The Wind that Swept Mexico: The History of the Mexican Revolution of 1910-1942

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University of Texas Press, Mar 1, 2010 - History
14 Reviews

The Mexican Revolution began in 1910 with the overthrow of dictator Porfirio Díaz. The Wind That Swept Mexico, originally published in 1943, was the first book to present a broad account of that revolution in its several different phases. In concise but moving words and in memorable photographs, this classic sweeps the reader along from the false peace and plenty of the Díaz era through the doomed administration of Madero, the chaotic years of Villa and Zapata, Carranza and Obregón, to the peaceful social revolution of Cárdenas and Mexico's entry into World War II.

The photographs were assembled from many sources by George R. Leighton with the assistance of Anita Brenner and others. Many of the prints were cleaned and rephotographed by the distinguished photographer Walker Evans.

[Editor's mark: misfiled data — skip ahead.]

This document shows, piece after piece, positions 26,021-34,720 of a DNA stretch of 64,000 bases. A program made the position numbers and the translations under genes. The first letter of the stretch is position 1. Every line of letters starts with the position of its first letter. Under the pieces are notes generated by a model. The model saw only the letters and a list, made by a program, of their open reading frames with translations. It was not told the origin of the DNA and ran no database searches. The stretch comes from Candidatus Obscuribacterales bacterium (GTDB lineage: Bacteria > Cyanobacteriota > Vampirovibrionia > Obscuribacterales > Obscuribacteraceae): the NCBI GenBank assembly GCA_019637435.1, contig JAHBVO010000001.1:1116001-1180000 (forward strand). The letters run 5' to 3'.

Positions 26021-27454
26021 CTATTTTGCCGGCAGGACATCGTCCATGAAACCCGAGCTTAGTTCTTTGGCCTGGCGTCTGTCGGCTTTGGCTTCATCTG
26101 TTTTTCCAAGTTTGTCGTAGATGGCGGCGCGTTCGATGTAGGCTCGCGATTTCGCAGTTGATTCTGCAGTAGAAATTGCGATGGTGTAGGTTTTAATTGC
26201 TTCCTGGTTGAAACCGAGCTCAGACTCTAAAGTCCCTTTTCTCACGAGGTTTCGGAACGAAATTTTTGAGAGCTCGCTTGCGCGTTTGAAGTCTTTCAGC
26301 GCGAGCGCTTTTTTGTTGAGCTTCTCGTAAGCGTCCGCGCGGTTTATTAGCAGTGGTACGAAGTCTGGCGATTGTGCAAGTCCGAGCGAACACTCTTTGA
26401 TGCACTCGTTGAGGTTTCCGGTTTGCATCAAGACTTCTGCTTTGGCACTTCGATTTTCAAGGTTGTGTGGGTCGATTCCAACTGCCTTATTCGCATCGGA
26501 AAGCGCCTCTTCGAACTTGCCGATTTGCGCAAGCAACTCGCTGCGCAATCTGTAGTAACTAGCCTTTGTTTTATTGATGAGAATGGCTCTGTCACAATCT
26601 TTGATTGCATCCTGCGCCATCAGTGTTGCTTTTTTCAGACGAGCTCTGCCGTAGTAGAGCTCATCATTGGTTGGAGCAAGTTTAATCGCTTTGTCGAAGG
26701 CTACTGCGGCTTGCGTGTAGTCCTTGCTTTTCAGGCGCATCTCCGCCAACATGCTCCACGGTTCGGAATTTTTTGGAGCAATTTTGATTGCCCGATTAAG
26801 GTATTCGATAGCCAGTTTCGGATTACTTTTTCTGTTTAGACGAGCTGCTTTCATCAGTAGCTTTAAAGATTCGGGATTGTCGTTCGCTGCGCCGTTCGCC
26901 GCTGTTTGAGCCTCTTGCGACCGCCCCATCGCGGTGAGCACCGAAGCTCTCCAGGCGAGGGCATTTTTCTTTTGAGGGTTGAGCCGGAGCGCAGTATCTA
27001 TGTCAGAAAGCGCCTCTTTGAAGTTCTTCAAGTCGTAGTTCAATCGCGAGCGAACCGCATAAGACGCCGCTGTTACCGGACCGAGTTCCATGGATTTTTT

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Review: The Wind That Swept Mexico: The History of the Mexican Revolution of 1910-1942

User Review  - Dave - Goodreads

I wanted a quick intro to the Mexican Revolution and civil wars but this was too quick. There's a decent amount of information in the first 20 pages or so, but the rest of the book is hard to follow ... Read full review

Review: The Wind That Swept Mexico: The History of the Mexican Revolution of 1910-1942

User Review  - Goodreads

I wanted a quick intro to the Mexican Revolution and civil wars but this was too quick. There's a decent amount of information in the first 20 pages or so, but the rest of the book is hard to follow ... Read full review

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About the author (2010)

Journalist, historian, anthropologist, art critic, and creative writer, ANITA BRENNER (1905-1974) was one of Mexico's most discerning interpreters. She is known for her landmark books Idols Behind Altars, Your Mexican Holiday, and The Wind That Swept Mexico.

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